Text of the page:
Set up a drinks station
Position it away from the kitchen and show guests where it is when they first arrive. Provide a big pitcher of iced water, as well as non-alcoholic drinks and remember to stock up on cups. Large plastic tubs, try Bunnings, filled with ice are great for keeping drinks cold.
Get the BBQ ready
Put gas refills, coals and fire lighters on your shopping list and give the hotplates a good clean with newspaper and warm water mixed with white vinegar. Finish with a protective coat of cooking oil.
Plan a playlist
Music is an essential mood-maker and also something that tends to get left to the last minute. Set up a playlist the week before or invite guests to share the music on their phones, which can be synced to Bluetooth speakers. Try Logitech ‘X100’ Bluetooth portable speaker, from Harvey Norman.
Tables and chairs
For a small event, a long table is a great way to sit down and share a meal. If your guest list is a little longer, a couple of tables, both indoor and outdoors, gives guests a chance to move around and mingle. Make sure to provide enough seating.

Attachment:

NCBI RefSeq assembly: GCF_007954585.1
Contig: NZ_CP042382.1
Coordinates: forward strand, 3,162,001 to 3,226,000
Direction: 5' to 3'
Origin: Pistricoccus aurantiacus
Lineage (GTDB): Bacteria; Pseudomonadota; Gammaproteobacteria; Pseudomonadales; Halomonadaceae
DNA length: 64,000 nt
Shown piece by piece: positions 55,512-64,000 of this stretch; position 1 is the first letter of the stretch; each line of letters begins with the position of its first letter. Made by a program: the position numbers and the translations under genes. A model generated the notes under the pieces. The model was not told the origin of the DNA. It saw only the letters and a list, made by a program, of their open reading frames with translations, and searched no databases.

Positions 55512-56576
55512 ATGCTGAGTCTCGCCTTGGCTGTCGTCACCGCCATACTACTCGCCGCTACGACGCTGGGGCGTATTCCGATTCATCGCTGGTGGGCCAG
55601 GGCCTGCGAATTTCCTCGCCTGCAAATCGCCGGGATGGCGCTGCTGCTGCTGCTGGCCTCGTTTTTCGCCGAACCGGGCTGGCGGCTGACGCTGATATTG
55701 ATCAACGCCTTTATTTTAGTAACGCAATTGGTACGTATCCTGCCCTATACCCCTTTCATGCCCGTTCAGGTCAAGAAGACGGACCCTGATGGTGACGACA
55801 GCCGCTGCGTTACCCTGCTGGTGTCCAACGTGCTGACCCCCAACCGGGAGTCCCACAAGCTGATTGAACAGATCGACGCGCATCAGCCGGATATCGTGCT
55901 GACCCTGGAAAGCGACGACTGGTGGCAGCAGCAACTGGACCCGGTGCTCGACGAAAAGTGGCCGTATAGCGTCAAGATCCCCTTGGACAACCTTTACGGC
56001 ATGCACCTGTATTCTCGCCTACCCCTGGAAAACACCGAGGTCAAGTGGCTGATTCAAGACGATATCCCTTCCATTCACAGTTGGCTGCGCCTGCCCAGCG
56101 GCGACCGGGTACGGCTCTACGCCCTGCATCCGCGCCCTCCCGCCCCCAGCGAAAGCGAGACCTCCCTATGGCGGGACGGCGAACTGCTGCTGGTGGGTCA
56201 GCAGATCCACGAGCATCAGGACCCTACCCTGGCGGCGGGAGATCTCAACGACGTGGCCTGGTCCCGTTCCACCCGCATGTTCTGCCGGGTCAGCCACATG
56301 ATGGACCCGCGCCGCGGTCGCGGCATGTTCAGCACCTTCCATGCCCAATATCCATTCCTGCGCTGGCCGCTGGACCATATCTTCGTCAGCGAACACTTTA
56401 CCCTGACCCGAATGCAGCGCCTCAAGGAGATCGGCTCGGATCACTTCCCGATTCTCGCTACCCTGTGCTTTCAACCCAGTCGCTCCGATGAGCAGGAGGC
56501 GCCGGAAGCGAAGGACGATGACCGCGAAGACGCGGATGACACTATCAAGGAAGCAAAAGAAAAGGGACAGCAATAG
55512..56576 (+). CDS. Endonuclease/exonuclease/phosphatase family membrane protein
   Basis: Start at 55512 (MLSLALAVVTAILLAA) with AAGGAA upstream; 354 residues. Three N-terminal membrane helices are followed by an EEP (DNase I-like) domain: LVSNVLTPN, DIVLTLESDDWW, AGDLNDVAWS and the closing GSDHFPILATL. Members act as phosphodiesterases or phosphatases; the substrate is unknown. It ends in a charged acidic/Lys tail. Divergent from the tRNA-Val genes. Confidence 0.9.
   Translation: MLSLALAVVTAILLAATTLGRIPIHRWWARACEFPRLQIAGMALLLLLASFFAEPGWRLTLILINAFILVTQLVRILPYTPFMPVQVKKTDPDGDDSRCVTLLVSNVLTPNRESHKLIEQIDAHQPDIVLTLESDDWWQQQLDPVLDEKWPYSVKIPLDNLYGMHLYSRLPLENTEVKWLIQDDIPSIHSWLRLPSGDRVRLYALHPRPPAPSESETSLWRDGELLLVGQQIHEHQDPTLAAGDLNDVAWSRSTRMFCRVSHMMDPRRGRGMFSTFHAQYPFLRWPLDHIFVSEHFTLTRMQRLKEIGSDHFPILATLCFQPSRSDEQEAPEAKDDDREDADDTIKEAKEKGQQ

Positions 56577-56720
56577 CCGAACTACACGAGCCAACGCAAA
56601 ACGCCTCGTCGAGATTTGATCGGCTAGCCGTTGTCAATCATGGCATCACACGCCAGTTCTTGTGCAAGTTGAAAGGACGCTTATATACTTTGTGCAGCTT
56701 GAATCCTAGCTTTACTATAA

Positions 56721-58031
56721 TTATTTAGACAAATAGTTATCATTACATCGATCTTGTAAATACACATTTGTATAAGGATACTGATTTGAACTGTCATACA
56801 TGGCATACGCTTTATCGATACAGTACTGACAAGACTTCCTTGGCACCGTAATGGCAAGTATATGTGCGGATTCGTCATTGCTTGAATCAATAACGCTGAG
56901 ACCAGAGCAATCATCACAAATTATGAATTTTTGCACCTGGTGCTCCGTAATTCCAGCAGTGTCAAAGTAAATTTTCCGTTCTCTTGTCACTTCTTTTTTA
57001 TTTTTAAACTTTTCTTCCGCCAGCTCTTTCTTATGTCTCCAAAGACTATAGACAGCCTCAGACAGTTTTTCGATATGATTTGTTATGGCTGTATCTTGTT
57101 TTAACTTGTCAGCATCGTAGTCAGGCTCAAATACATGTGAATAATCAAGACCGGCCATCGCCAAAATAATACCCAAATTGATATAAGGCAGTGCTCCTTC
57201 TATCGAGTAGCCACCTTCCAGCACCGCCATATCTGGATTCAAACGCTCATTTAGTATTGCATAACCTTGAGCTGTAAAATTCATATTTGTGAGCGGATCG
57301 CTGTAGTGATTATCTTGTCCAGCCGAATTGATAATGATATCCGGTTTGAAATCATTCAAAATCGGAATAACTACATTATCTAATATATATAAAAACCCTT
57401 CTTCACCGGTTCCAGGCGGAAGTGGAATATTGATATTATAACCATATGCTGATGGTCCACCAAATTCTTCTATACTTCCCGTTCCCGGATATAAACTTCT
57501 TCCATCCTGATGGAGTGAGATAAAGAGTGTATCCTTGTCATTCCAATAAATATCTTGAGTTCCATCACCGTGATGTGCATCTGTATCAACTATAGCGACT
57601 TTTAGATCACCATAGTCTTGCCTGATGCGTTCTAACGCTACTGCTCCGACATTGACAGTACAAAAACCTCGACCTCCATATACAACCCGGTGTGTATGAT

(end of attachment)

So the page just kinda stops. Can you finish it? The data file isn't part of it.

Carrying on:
If you don't have enough tables and chairs, grab some picnic rugs and bright cushions for a table on the ground.
If you think your afternoon barbecue might extend into the night, be prepared and dot candles and lanterns around the space. Wrap fairy lights around tree trunks for a touch of magic.
Share the load
When guests want to help, say a resounding yes. A cheese plate, bottle of wine or ice is always helpful. So are offers of cleaning up.
Clear the decks
Use this as an excuse to clear the decks and clean up your outdoor area. Trim hedges and plants, rip out weeds and scrub your decking. Don’t forget about indoor either. Clear out the cobwebs and mop the floors.
Curate a kids’ pack
The secret to thrilling young guests is to surprise them with an activity pack. Think holiday home, and round up drawing supplies and activity books. Stock up on board games and outdoor equipment such as balls, cricket and croquet that everyone can play.